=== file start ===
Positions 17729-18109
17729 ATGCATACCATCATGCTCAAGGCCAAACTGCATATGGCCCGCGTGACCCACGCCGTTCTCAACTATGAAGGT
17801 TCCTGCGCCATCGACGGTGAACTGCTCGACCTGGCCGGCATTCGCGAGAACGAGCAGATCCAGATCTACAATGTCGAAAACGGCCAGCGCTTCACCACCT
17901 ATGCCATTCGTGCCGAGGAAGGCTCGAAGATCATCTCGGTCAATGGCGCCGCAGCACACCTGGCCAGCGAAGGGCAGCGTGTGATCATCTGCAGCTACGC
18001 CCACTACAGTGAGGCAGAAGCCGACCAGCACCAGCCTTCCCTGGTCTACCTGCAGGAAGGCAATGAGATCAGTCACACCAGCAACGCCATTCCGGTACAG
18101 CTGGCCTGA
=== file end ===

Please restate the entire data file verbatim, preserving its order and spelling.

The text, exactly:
Positions 17729-18109
17729 ATGCATACCATCATGCTCAAGGCCAAACTGCATATGGCCCGCGTGACCCACGCCGTTCTCAACTATGAAGGT
17801 TCCTGCGCCATCGACGGTGAACTGCTCGACCTGGCCGGCATTCGCGAGAACGAGCAGATCCAGATCTACAATGTCGAAAACGGCCAGCGCTTCACCACCT
17901 ATGCCATTCGTGCCGAGGAAGGCTCGAAGATCATCTCGGTCAATGGCGCCGCAGCACACCTGGCCAGCGAAGGGCAGCGTGTGATCATCTGCAGCTACGC
18001 CCACTACAGTGAGGCAGAAGCCGACCAGCACCAGCCTTCCCTGGTCTACCTGCAGGAAGGCAATGAGATCAGTCACACCAGCAACGCCATTCCGGTACAG
18101 CTGGCCTGA